A culture that promotes diversity, inclusion, and respect for others is essential for inspired learning, academic excellence, and optimal patient care. Our program has been formally recognized and awarded by Harvard Medical School for our residency-wide efforts in recruiting and promoting under-represented minorities, and we take great pride in our long, pioneering history of female departmental leadership.

Despite an increasing awareness of the value of diversity for health care institutions, barriers still exist for women, people of color, and other underrepresented groups. As such, we are committed to the goal of building a diverse and inclusive residency program and promoting diversity within the hospital community. Residents with a specific interest in this important issue may participate in our Diversity and Inclusion Certificate Program to provide a framework for the development of knowledge and skills specific to promoting diversity and inclusion as it pertains to neurology trainees.

To explore more about diversity within our parent institutions, please explore the following online resources:

Resident News

New Lecture Series

Dr. Jillian Berkman, PGY-3 has designed and implemented a Health Equity Curriculum that started in August 2020, alongside Dr. Altaf Saadi. This is a monthly lecture series ensuring MGB Neurology Residents graduate with a solid foundation for combatting health disparities in their futures.  

  • Introduction to Health Equity
    Lecturer: Dr. Altaf Saadi
    Date: 8.26.20
  • Unconscious Bias Training
    Lecturer: Dr. Sherri Ann Burnett-Bowie
    Date: 9.30.20
  • Healthcare Disparities Among Patients with Disabilities
    Lecturer: Dr. Lisa Iezzoni
    Date: 10.28.20
  • Disparities in Neurology
    Lecturer: Dr. Nicte Mejia
    Date: 11.20.20
  • Culturally Competent End of Life Care
    Lecturer: Dr. Kate Brizzi and Sarah Byrne Martelli
    Date: 12.16.20
  • Racism in Medicine
    Lecturer: Dr. Jonathan Jackson
    Date: 1.27.21
  • Physicians as Advocates
    Lecturers: Dr. David Himmelstein and Dr. Steffie Woolhander
    Date: 2.25.21
  • LGBTQ Health in Neurology
    Lecturers: Dr. Nicole Rosendale
    Date: 3.25.21
  • Care of Immigrant Population and Interpreter Use
    Lecturers: Chris Kirwin and Aswita Tan-McGrory
    Date: 4.26.21
  • Disparity in Stroke Neurology
    Lecturers: Dr. Lesli Skolarus
    Date: 5.6.21
  • Health Disparity and COVID-19
    Lecturers: Dr. Joseph Betancourt
    Date: 6.18.21
Neurology Grand Rounds
September 9, 2020

Advancing Equity in Neurology

Nicte Mejia, MD, MPH
Assistant Professor of Neurology at Harvard Medical School;
Director of MGH Neurology Community Health, Diversity and Inclusion;
Director of MGH Departmental Community Health Improvement

Nicte Itzel Mejia, M.D. M.P.H. FAAN is Assistant Professor of Neurology at Harvard Medical School and Director of MGH Neurology Community Health, Diversity and Inclusion. Dr. Mejia’s clinical interests and expertise focus on improving access to neurology care while advancing equity. She has created mechanisms for trainees to engage in these efforts, including the Harvard Neurology Residency Program Diversity and Inclusion Certificate (co-led with BWH Neurology), MGH Neurology Community Health Diversity and Inclusion Internship (for undergraduate and graduate students), MGH Youth Stroke Education Program (for high school students), and MGH Neurology Research and Education Program (for high school and undergraduate students). Under her leadership, MGH Neurology has also established the annual Anne B. Young Diversity Scholar Award to recognize people working to advance equity, diversity and inclusion.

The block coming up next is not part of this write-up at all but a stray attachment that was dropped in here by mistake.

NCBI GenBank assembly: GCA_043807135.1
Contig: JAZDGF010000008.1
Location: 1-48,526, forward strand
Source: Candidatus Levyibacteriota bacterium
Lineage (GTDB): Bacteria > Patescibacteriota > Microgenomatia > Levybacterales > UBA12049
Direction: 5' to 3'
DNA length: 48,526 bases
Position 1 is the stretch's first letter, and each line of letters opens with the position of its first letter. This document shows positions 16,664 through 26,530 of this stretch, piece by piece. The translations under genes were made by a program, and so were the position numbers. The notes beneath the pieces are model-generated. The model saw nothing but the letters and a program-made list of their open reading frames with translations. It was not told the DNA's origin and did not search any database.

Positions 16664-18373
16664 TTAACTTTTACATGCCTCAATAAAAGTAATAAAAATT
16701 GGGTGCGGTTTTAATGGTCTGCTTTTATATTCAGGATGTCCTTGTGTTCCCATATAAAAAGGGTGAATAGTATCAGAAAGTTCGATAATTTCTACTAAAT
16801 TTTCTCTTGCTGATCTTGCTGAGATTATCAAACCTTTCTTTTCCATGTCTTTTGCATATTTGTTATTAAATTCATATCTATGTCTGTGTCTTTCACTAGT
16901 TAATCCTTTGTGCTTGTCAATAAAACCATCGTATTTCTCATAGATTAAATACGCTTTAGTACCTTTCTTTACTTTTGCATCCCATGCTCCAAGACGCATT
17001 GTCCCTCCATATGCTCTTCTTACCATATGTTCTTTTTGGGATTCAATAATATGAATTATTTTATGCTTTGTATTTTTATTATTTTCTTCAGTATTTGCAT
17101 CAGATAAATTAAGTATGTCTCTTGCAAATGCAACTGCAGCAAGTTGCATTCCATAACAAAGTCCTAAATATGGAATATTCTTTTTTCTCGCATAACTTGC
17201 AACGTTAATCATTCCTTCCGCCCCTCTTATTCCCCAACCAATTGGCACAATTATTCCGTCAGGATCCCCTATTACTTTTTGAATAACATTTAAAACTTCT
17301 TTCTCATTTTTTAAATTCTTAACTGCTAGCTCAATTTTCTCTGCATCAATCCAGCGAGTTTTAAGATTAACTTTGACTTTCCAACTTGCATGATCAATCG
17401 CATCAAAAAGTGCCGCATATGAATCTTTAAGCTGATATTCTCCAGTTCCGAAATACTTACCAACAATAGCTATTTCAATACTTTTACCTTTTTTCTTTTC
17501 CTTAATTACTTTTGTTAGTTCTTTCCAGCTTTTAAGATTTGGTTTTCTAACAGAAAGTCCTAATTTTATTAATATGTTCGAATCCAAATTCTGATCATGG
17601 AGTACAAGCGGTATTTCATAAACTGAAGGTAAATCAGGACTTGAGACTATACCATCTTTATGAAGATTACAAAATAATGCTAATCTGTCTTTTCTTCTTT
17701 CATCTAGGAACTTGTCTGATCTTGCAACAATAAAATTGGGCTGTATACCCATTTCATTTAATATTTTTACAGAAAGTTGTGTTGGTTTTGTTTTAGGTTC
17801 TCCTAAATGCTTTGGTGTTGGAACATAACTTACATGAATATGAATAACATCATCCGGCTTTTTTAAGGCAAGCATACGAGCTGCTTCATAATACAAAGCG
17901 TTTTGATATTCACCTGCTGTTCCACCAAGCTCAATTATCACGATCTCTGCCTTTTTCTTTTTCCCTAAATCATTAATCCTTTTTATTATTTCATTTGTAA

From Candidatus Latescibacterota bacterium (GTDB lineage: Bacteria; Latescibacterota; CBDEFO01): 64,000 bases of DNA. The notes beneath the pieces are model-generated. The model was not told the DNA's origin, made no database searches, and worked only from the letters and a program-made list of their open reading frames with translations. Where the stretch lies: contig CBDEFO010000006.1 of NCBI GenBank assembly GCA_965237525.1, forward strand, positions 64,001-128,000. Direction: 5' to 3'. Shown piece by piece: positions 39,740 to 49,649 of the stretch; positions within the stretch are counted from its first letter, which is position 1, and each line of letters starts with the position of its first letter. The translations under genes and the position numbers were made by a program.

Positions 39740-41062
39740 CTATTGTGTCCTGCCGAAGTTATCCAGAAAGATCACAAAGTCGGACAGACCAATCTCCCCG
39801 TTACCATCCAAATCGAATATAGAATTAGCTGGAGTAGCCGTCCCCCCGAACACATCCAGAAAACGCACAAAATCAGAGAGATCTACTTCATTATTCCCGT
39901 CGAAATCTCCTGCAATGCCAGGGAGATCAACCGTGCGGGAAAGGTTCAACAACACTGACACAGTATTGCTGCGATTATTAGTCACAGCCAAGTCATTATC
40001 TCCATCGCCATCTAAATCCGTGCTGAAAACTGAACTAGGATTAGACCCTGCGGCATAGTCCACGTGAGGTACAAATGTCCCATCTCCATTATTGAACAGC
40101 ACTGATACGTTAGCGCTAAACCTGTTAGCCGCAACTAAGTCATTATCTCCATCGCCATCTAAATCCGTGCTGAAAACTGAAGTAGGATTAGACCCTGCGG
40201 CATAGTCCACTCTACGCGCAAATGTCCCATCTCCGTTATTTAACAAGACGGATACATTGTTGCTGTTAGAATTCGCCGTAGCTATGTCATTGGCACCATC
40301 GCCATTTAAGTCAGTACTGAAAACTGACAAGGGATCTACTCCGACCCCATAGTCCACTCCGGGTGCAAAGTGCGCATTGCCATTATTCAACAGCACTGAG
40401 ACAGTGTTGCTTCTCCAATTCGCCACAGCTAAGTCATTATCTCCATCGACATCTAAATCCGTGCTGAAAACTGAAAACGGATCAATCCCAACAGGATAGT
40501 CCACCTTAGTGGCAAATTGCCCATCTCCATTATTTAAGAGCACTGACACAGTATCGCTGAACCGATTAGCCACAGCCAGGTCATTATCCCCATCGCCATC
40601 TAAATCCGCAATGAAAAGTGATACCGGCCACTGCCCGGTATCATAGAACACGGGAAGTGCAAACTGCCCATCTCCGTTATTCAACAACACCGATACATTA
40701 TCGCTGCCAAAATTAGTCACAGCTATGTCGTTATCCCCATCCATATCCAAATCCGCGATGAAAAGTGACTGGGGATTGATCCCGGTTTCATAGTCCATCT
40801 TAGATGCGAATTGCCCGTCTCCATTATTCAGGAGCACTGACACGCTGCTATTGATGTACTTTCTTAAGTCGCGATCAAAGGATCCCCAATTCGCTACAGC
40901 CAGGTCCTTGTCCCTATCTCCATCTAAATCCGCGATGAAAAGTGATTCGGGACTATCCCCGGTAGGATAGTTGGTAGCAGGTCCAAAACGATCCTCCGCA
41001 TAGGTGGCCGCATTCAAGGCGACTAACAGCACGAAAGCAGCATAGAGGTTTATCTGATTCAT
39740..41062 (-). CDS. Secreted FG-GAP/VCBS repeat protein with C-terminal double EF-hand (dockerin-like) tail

Dr. Mejia serves as: member of the MGH Executive Committee on Community Health, MGH Equity Leadership Council, and HMS Health Equity Education Working Group; Faculty Director of the HMS ME518 Intensive Medical Spanish Course; Board of Directors Member at the Boston Health Care for the Homeless Program; and inaugural Equity Diversity and Inclusion Editor at the journal Neurology. Support for her work comes from the American Academy of Neurology, Biogen Foundation, National Institutes of Health, National Parkinson Foundation in partnership with PCORI, and Rappaport Foundation. She completed the MGH/MGPO Physician Leadership Development Program, MGH Disparities Solutions Center Disparities Leadership Program, YW Boston LeadBoston Executive Leadership Program, The Partnership Inc. BioDiversity Fellowship Program, and American Academy of Neurology Diversity Leadership Program. Dr. Mejia has been honored with the MGH Ernesto Gonzalez Award, HMS Harold Amos Faculty Diversity Award, HMS Scholars in Medicine Excellence in Student Mentoring Award, YMCA Achievers Award, Dominican Medical College New England Boston Chapter and Hispanic Health Professionals Association Outstanding Healthcare Professional Award, as well as the American Academy of Neurology AB Baker Teacher Recognition Award.

Neurology Grand Rounds
September 2, 2020

Microaggressions and Overcoming Prejudices in the Workplace

Ranna Parekh, MD, MPH
Chief, Diversity and Inclusion Officer, American College of Cardiology